"People get used to anything. The less you think about your oppression, the more your tolerance for it grows. After a while, people just think oppression is the normal state of things. But to become free, you have to be acutely aware of being a slave.”
When I was an undergradate at UT, I read a book that had a major influence on me, titled Assata: An Autobiography, from which the above quote is from. Shakur is a pretty controversial figure as she is on the FBI's Most Wanted list with a $1 million dollar reward for any information that leads to her arrest and capture. She joined the Black Panther Party (BPP) in 1970, but quickly became frustrated with what she perceived as a lack of a cohesive philosophy and turned to the more radical Black Liberation Army (BLA). Shakur was charged and acquitted of many crimes including burglary and murder in the early '70s. She was eventually convicted of murdering a New Jersey state trooper in 1977. Shakur was in a car with two other male BLA members at the time. It's unclear precisely what happened, but the state trooper and one of Shakur's companions was shot dead, the other male passenger fled the scene, and Shakur was shot twice wounding her in both arms and a shoulder. She was arrested on the scene, convicted and sentenced to life + 33 years in prison, and labeled a cop-killer by authorities. She served part of her sentence, but escaped from prison in 1979 and within a few years was granted political asylum in Cuba where she still resides.
While the BLA was a violent group and Shakur is unapologetic about their violent stance, Shakur felt violence was the only answer in the face of an FBI initiative, COINTELPRO, to "neutralize" political activists. She believed the progress made on African-American rights was insufficient and her numerous experiences with the justice system reinforced this attitude. In terms of the NJ state trooper case, she maintains her innocence. Shakur has stated that she and her two companions were cooperating and surrendering when the state trooper opened fire, and in court it was presented that the shots fired on Shakur could only have hit the way they did if she were holding her arms in the air. As to the supposed wrongful conviction, Shakur points to the racism of her prosecutors and an all-white jury that could not have sympathy for a black revolutionary. Further, by being labeled a "cop-killer", she claims to have been the target of horrific abuses by the authorities she came into contact with during her imprisonment.
It isn't just Assata Shakur's story that compelled me when I first read her book, but also her philosophy and stance on a number of issues. She, of course, discusses racism in great depth and often focuses on the self-hatred and negative perceptions African-Americans had of themselves during this time. Popular white attitudes pointed to African-Americans as being lazy, unattractive or even beast-like, and unintelligent; attitudes that were internalized by the African-American community. She also takes aim at the politicans of the day and calls out the institutionalization of racism and oppression. She writes beautifully and passionately about freedom and equality. She speaks to anyone who has ever felt oppressed, though she is clear that her fight is for the African-American people.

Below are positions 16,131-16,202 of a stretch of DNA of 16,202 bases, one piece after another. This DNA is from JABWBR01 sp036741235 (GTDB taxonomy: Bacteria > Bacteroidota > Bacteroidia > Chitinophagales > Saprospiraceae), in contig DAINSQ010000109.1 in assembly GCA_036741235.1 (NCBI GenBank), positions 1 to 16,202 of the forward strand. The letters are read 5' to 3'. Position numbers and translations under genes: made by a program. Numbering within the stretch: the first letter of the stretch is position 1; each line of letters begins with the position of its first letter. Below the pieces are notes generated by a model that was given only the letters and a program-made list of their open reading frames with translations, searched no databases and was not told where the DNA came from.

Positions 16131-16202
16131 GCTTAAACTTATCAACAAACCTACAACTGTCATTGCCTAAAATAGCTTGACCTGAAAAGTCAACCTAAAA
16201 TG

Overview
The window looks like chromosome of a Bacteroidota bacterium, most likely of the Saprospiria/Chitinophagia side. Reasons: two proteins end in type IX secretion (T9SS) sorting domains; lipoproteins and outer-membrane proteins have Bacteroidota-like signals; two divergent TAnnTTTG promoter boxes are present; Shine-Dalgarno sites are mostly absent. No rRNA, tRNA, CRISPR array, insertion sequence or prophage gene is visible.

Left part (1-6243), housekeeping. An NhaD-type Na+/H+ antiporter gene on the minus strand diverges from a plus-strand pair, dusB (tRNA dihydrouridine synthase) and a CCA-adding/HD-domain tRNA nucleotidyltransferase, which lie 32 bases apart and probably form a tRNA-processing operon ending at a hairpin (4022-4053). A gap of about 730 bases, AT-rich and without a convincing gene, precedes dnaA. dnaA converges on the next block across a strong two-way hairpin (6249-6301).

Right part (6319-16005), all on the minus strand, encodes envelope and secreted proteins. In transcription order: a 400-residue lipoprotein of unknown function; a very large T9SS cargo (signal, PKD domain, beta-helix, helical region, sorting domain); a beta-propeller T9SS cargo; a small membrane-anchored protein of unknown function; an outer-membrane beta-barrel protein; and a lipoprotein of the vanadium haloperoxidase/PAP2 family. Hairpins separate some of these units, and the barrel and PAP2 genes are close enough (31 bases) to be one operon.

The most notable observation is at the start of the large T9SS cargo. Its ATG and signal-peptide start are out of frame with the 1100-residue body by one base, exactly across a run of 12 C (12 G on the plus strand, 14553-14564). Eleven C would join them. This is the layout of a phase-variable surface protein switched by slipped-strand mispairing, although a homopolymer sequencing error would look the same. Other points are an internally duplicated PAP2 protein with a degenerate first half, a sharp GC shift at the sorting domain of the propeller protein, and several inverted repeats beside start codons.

Though I read her autobiography years ago, it is a book I will never forget. I keep one of her poems on my wall and I often look to passages in her book for inspiration. I cannot say that my personal struggle is anywhere even close to hers or that of the African-American community, but I have been personally inspired by her and continue to share her messages with those that will listen. I am awed that in most of the biographical essays I have read about her it states her occupation as a "revolutionary". She certainly is.
BOOKS and CD
Assata : An Autobiography
Autobiography as Activism: Three Black Women of the Sixties
Inadmissible Evidence: The Story of the African-American Trial Lawyer Who Defended the Black Liberation Army
Live Interview in Havana, Cuba (CD)
Assata's personal website
Assata Shakur and My Train of Thought
An interesting piece in which the author relates quotes from Assata Shakur's autobiography to the struggles of women today.
Biography in Context
This is a great database provided by Austin Public Library (you need your library card number to log on from home) for biographical information. The biographical details in this post are from articles I found in this database.
Common: A Song for Assata
Common wrote and performed this song, which became controversial when the rapper was invited to the White House in May of this year. Common did not perform this song at the White House, but NJ police and a number of Republicans expresssed outrage that the White House would invite someone that wrote a song glorifying a "cop-killer". Here's an article that discusses the reaction and here's an opinion piece regarding that reaction.
The Eyes of the Rainbow: An Assata Shakur Documentary
You can watch this for free online.
Prisoner in Paradise: An Interview With Assata Shakur